A Whitepaper for Qualified Plan Sponsors
By Lona L. Ebert, CPA, Bronfman E.L. Rothschild
As a Plan Sponsor, at some point you may receive a letter from the Department of Labor (DOL) notifying you that your qualified plan will be audited. The DOL is responsible for the administration and enforcement of Title 1 of the Employee Retirement Income Security Act of 1974 (ERISA), the law governing all qualified retirement plans. The law vests investigative authority in the Labor Secretary. Specifically, “The Secretary shall have the power, in order to determine whether any person has violated or is about to violate any provision of this title or any regulation or order thereunder to make an investigation and in connection therewith, to require the submission of reports, books and records, and the filing of data in support of any information required…”
In our experience, most plans receive a letter via email addressed to the Plan Administrator* with the official notification of the audit. This letter includes the detailed list of documents and information you will need to prepare and submit or have on hand for the DOL to review.
- Department of Labor – The government agency responsible for the administration and enforcement of the Employee Retirement Income Security Act of 1974
- ERISA - The Employee Retirement Income Security Act of 1974 is the law that governs all qualified retirement plans.
- Plan Administrator – The individual named by each retirement plan to serve specific fiduciary responsibilities including the timely filing of forms with the federal government, disclosure of information to plan participants, the hiring of plan service providers, and any other responsibility defined by the plan.
- Form 5500 – The annual report filing that details information about an employee benefit plan.
- Large Plan – welfare or retirement plan with more than 100 participants on the first day of the Plan year
- Small Plan – welfare or retirement plan with less than 100 participants on the first day of the Plan year
- Fiduciary – any person who (a) exercises any discretionary authority or control over the management of the Plan or disposition of Plan assets, (b) renders investment advice for a fee or other indirect or direct compensation or (c) has discretionary authority or responsibility for the administration of the Plan.
Why Is Our Plan Being Audited?
While the DOL doesn’t discuss how many plans are audited each year or why, DOL audits are not uncommon. Generally there are four main reasons your plan comes to the attention of the DOL resulting in an audit:
i. Errors on Form 5500 – The DOL may initiate an audit if something on the Form 5500, the annual report of the employee benefit plan, stands out during their review. Generally, incorrect or incomplete financial information on the Form 5500 can lead to further scrutiny. For example, a plan may receive additional scrutiny if the Form 5500 lists non-traditional assets like company stock, real estate, limited partnership units or any other asset that doesn’t have a readily determinable value on an established market. These assets must be independently valued at least once a year. Failure to report these assets at fair value is reported on the Form 5500. The additional cost to have an independent valuation each year on non-traditional assets far outweigh the potential consequences of not having one.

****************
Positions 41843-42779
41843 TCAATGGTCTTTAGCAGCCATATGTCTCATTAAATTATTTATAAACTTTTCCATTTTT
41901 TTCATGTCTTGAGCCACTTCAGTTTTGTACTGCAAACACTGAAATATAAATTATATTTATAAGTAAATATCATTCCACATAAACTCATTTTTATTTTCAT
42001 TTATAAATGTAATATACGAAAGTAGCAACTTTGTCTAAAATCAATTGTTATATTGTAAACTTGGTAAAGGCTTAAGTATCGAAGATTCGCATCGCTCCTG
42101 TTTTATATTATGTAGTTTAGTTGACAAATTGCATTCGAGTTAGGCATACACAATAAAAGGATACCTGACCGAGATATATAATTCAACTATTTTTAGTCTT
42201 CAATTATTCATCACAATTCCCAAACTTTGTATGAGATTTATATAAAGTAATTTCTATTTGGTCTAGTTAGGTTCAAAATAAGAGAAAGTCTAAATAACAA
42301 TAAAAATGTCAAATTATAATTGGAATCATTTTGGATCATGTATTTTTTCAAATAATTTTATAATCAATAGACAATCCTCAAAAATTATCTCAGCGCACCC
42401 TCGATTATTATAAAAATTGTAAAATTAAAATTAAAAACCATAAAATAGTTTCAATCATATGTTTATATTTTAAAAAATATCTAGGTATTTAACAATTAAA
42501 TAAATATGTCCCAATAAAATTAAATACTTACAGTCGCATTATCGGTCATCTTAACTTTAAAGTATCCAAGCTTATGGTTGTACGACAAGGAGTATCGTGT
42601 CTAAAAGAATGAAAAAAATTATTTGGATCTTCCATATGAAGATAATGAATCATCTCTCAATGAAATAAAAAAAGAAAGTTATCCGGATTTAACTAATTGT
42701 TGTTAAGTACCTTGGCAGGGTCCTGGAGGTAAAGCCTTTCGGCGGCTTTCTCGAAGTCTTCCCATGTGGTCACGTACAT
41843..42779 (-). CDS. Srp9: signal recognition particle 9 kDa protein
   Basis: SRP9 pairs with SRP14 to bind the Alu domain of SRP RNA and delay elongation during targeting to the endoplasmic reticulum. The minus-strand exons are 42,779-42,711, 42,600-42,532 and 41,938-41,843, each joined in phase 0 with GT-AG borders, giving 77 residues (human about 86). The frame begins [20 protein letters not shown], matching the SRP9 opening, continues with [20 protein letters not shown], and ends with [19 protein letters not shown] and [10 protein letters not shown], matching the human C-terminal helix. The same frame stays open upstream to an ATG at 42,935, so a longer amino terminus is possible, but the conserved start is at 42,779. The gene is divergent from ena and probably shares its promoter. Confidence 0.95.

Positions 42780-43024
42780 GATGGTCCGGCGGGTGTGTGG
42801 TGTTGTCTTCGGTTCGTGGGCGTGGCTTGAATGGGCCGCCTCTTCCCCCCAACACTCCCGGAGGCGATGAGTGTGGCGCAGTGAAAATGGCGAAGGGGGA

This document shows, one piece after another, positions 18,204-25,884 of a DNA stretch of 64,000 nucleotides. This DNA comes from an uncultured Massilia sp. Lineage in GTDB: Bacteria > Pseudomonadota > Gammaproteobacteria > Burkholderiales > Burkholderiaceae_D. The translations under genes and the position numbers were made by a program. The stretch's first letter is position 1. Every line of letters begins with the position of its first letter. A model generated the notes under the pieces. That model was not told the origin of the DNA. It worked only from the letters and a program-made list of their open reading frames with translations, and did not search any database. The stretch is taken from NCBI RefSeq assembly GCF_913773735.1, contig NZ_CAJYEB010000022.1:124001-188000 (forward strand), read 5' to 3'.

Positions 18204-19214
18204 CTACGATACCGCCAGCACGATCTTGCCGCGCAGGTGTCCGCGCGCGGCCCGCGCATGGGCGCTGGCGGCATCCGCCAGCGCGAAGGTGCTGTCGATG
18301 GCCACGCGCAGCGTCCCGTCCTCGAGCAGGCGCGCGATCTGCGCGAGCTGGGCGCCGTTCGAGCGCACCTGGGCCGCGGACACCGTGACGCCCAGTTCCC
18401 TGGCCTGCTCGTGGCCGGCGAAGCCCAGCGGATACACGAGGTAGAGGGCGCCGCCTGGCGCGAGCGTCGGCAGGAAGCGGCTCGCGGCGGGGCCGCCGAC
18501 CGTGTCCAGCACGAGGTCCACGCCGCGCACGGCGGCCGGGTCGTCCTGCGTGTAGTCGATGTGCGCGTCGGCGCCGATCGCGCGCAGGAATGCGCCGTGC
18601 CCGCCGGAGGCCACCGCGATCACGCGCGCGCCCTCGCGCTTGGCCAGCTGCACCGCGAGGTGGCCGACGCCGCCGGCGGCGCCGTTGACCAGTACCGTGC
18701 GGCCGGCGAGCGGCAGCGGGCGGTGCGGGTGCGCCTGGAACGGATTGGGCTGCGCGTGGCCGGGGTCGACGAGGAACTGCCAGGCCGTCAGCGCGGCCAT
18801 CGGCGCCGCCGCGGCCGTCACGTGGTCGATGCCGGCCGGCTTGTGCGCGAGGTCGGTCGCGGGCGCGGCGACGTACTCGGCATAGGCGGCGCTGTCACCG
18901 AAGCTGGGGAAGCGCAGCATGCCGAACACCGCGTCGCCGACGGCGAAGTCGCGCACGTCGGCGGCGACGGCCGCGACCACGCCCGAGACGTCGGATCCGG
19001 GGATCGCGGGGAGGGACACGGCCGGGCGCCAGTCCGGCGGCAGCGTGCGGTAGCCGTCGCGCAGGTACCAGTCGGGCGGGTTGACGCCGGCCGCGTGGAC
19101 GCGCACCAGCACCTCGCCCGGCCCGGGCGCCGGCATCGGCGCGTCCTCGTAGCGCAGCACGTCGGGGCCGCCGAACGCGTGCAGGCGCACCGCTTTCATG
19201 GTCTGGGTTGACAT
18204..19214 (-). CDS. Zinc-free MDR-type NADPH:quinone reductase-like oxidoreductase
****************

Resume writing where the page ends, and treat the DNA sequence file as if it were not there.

ii. Late deposits and deferrals - Employee deferrals must be remitted to the Plan’s trust at least 5 business days following the payroll date for a large plan or 7 business days for a small plan. Any employer contribution needs to be deposited by the due date of the business return, including extensions, but no later than the end of the year following the Plan’s year end. The DOL is most concerned about late deferral deposits as this is participant money.
iii. A participant complaint – It is not uncommon for an employee participant in a plan to make a complaint to the DOL about the plan. This may occur if they feel they have been wronged, whether justified or not, and notify the DOL. The DOL will always respond to a complaint from a participant. This is no surprise since the DOL’s job is to make sure retirement assets will be available for each participant when requested. While a participant complaint does not always lead to an audit, it may increase the audit risk if multiple complaints are received from plan participants from the same Plan sponsor.
iv. Random – The DOL sets criteria each year for issues they want to examine more closely. The DOL may not always share what criteria they will be focusing on however you may check the DOL website to see their current enforcement projects. http://www.dol.gov/ebsa/erisa_enforcement.html#6
The Information Request
As noted above, when the DOL notifies you that your plan will be audited, they include a list of information for you to prepare and submit to them for review. This list often runs two pages and can cover information going back as far as 3 or 4 years. For example, assuming a calendar year plan, a letter received in 2014 might request information going back to January 1, 2011 up to the date of the letter in 2014. To get a sense of the scope of this information request, in addition to all plan documents, you will likely be asked for all payroll records, enrollment forms, participant disclosures, and participant statements. For a large plan, the amount of information requested can be substantial. Generally, the DOL will give you 30 days to submit the requested information – not a lot of time for a large plan.
Never ignore the letter. Once you get the letter, if you need more time, call the agent listed and ask for more time. The DOL will almost always give it to you. It is better to ask for more time than to not give them everything they ask for.